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Corticosteroid injections are a common treatment for plantar fasciitis. They are usually injected at the source of pain, the attachment of the plantar fascia to the heel bone. The aim of a corticosteroid injection is to reduce inflammation and thickening of the fascia and pain. Historically, corticosteroid injections have been used very frequently to treat plantar fasciitis.
Are Corticosteroid Injections Effective?
As corticosteroid injections have been used extensively for a very long time for a wide range of musculoskeletal conditions, including plantar fasciitis, there is actually a lot of published research investigating their effectiveness. With specific reference to plantar heel pain, overall, the majority of the research indicates that corticosteroid injections are effective in the short term (0-3 months), but ineffective in the long term (>3 months) as in most cases the heel pain recurs.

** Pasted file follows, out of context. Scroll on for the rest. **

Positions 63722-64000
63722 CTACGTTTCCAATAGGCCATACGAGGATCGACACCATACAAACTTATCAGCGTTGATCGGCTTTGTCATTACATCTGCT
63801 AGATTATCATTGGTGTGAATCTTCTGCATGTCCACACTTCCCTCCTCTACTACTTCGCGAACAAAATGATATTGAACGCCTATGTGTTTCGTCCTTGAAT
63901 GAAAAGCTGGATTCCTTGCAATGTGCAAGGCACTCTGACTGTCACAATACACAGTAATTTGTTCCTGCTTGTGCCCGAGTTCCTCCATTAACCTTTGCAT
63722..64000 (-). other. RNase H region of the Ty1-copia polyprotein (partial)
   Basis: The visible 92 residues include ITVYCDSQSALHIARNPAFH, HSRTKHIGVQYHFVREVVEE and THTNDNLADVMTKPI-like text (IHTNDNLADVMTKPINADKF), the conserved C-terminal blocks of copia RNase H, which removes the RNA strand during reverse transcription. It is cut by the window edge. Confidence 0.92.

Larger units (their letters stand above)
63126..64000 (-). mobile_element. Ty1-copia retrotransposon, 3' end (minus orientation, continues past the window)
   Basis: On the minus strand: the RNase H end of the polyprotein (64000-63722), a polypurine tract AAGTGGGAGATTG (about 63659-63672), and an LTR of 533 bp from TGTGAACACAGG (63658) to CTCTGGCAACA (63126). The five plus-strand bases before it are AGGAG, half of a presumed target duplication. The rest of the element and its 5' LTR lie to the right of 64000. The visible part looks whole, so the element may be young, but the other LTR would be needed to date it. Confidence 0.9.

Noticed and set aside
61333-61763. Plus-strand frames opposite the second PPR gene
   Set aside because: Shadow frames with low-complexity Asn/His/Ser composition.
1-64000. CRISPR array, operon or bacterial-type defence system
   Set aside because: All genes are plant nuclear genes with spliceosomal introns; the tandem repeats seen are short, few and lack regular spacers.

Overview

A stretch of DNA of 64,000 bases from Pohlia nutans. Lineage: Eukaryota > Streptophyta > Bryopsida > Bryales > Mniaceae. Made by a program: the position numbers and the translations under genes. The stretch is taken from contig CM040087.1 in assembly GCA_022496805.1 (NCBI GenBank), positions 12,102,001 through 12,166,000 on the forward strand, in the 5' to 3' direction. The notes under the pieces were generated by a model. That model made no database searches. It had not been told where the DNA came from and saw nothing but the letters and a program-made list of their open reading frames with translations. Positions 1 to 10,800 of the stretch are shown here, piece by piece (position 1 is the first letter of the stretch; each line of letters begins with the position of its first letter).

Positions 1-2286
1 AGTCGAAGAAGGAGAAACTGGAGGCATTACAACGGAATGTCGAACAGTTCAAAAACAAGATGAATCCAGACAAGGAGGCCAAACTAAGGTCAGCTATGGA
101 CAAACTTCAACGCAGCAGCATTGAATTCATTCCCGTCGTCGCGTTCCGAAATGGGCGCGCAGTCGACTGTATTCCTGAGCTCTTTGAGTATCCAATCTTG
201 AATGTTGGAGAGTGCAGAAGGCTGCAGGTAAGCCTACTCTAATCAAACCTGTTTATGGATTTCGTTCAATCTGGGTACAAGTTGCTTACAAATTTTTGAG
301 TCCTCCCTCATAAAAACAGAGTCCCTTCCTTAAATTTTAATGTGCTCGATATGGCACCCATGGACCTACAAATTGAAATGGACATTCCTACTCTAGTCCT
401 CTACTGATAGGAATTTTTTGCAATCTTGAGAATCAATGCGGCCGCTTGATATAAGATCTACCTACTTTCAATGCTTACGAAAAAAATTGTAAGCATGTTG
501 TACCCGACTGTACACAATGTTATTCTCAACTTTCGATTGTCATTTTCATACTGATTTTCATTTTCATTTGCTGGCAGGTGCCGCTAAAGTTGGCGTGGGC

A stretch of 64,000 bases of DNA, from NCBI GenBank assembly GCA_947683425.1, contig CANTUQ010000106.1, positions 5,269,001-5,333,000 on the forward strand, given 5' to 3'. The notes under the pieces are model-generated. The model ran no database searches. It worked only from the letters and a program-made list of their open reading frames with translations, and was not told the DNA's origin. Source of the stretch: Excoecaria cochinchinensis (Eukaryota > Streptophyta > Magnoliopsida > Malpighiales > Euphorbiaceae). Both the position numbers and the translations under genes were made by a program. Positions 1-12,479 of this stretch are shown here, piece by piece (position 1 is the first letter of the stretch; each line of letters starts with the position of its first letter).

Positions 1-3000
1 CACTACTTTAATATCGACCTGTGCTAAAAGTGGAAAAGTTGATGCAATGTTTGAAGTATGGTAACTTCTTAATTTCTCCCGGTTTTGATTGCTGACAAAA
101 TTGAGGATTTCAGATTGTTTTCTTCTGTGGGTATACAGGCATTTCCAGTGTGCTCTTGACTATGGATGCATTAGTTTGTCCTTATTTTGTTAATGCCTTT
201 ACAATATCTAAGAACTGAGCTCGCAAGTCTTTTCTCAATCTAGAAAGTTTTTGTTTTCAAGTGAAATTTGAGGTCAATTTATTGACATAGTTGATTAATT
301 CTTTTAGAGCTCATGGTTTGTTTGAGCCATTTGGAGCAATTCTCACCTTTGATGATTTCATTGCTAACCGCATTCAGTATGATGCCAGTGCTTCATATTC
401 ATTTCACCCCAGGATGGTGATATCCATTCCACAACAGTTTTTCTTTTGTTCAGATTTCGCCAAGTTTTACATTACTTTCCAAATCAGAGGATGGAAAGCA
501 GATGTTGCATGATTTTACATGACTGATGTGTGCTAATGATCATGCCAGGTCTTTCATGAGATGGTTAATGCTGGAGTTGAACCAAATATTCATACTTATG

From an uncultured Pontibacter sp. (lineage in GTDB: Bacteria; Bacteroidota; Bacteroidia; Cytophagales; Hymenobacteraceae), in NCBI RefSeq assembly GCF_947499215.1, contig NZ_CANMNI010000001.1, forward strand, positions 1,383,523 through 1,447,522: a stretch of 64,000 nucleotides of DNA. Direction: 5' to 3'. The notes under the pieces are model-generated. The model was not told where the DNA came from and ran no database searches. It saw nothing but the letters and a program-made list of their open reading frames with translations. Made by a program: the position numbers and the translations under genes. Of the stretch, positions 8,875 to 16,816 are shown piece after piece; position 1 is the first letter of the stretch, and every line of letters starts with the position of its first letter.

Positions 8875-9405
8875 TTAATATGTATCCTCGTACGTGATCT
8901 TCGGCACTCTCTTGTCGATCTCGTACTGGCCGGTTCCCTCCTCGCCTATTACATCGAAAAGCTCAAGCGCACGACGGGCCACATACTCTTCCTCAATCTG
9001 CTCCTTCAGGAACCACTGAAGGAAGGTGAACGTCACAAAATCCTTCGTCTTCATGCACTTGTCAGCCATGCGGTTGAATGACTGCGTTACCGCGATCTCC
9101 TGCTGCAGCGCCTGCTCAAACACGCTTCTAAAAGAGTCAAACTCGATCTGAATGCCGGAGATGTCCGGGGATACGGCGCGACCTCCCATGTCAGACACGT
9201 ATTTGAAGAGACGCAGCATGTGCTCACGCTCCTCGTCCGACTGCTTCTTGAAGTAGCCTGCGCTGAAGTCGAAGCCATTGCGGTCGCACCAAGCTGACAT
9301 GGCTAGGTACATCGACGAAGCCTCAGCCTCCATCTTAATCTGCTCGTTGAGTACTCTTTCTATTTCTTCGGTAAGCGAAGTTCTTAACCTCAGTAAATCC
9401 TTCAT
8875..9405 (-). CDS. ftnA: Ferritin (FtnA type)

Are Corticosteroid Injections Safe?
Steroid injections come with their risks. The most concerning risk is a subsequent rupture of the plantar fascia. According to studies, the rupture risk following a single corticosteroid injection appears to be to between 5%-10% and the risk of rupture increases with repeated injections. Another significant risk is thinning of the fat pad of the heel, which means the heel has less fat pad available to aid in shock absorption.
Corticosteroid injections often provide a good short term solution by reducing acute pain however they do not address the underlying cause of the problem and if used, should therefore, always be an adjunct treatment along with other treatments such as exercise prescription, night splints, orthoses, suitable footwear and weight loss.